With Inglewood’s SoFi Stadium playing host to Super Bowl LVI, more than 70,000 fans will descend upon the newly-minted stadium for the first time, and experience what Rams and Chargers fans have all season.
The awe-inspiring 3.1-million-square-foot stadium architectural marvel is now the largest stadium in the NFL, so much so that it is actually three venues in one, considering it also houses the 3-acre American Airlines Plaza and the 6,000-seat YouTube Theater.
One of the first things visitors will notice when arriving at SoFi Stadium is the canopy-like shell that blankets the stadium, giving it a rooftop element, while still being open-air. The unique roof concept is a first of its kind, as entertainment venues have always been either roofed or open, but never both at the same time.
The perforated aluminum shell is a monster of its own, never actually touching other parts of the stadium, and serving multiple purposes that may not be immediately apparent to the naked eye.
SoFi’s location kept lead designer Lance Evans on his toes, having to think outside the box for multiple obstacles. One of the most prominent challenges came from its proximity to LAX.
While SoFi’s location makes it a welcome sign for travelers flying in, the fact that it was built so close to LAX meant the design team was working with height limits due to zoning laws.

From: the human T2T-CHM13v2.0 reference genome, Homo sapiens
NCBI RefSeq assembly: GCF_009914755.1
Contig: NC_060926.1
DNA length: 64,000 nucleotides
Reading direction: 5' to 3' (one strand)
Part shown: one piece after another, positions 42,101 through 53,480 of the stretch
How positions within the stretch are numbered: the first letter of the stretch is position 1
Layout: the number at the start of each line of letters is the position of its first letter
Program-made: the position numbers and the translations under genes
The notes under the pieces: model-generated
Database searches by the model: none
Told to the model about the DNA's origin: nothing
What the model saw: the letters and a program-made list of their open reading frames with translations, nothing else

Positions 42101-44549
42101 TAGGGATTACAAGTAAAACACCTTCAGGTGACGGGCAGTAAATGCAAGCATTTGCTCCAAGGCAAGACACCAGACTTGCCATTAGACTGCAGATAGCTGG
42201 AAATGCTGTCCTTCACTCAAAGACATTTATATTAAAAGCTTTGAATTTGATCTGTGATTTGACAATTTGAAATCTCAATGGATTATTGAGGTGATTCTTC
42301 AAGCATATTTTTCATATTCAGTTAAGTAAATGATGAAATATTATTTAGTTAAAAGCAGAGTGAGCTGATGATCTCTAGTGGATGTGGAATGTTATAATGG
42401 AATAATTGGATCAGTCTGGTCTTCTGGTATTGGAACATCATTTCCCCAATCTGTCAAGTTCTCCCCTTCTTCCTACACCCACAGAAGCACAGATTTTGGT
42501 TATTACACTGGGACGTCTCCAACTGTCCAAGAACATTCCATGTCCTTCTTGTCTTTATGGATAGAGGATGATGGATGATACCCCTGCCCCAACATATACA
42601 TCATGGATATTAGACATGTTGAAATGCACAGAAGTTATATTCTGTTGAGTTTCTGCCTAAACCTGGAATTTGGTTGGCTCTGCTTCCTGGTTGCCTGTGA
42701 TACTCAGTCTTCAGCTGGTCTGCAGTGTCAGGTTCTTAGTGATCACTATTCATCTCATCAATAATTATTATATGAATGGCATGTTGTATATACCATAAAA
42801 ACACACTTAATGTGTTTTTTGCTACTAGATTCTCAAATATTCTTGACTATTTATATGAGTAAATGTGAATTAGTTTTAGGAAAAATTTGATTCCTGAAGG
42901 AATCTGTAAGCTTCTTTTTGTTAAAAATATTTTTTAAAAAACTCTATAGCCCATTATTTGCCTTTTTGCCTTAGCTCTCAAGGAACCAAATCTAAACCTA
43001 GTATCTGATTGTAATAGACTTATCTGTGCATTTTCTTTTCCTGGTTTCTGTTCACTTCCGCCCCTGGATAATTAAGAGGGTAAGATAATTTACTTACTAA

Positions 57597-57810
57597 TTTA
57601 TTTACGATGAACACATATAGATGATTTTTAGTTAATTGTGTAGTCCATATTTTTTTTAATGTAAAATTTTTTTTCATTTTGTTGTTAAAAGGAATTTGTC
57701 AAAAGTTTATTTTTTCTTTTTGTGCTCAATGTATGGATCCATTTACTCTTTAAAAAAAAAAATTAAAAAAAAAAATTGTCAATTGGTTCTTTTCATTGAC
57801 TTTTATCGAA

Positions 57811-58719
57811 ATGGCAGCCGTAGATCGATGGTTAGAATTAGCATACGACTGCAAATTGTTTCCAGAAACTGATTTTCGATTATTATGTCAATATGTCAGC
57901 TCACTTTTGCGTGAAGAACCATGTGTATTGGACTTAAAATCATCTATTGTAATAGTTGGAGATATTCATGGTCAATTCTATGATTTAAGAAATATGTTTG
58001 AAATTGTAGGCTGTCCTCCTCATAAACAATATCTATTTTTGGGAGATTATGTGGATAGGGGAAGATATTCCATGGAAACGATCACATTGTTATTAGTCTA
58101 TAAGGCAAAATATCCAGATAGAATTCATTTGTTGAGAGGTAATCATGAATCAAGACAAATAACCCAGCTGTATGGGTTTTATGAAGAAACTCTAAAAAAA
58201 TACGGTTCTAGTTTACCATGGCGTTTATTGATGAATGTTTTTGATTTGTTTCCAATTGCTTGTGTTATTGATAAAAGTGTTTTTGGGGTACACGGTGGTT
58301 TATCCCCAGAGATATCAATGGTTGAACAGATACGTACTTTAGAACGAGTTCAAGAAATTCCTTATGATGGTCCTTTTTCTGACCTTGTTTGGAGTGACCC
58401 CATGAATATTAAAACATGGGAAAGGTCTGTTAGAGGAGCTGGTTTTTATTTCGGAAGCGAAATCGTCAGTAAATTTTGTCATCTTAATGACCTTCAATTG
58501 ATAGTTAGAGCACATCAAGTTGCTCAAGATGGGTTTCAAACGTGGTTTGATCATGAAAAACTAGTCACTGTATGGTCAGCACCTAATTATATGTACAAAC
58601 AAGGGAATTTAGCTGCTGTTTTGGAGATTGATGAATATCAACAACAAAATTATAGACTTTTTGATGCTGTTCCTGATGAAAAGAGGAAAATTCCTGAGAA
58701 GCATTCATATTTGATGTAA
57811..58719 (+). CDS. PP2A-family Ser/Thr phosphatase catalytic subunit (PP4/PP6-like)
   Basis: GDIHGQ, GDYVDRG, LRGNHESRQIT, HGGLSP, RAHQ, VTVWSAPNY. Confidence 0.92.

Their answer to not being able to build a towering structure was to build the bulk of the stadium underground.
“With that proximity to LAX, it actually required us to embed the field 100-feet below grade,” Evans said in a press conference centered around SoFi Stadium’s design. “We wanted to do that in a way that the design was able to embrace and embody the natural environment and landforms and climate around Southern California. So, the building is almost entirely, passively ventilated.”
Geographically, the stadium sits between LAX’s north and south runways, which means travelers can often experience one of SoFi’s most lavish features, the video projection atop the shell.
Those who have seen the promotional video for the Super Bowl halftime show may have noticed an image projection coming from the SoFi rooftop. That was not the product of commercial editing, but instead a highlight of the shell’s 15,000 LED fixtures, which can project not only images, but live video of the game as it is being shown on the big screen within.
“If you think about creating a global stage and having the ability for millions of people who fly into LAX every year, their first really true impression is the roof on this building,” Mark A. Williams, global director of venues at HKS Inc., said. “It’s very ‘touchdown’ into Los Angeles and southern California, really their first true experience is looking down on this stadium. That just shows the power of the site.”
The panels on the rooftop are not exclusively for show, however, as they are constantly opening and closing, adjusting to the daily climate.